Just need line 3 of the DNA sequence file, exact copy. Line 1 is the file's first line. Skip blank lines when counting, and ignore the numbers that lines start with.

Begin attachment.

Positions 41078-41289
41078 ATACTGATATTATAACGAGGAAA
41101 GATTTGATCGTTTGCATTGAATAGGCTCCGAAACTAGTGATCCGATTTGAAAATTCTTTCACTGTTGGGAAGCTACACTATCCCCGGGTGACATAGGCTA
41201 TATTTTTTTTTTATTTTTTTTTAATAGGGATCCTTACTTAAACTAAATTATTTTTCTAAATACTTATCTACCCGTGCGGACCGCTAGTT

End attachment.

41101 GATTTGATCGTTTGCATTGAATAGGCTCCGAAACTAGTGATCCGATTTGAAAATTCTTTCACTGTTGGGAAGCTACACTATCCCCGGGTGACATAGGCTA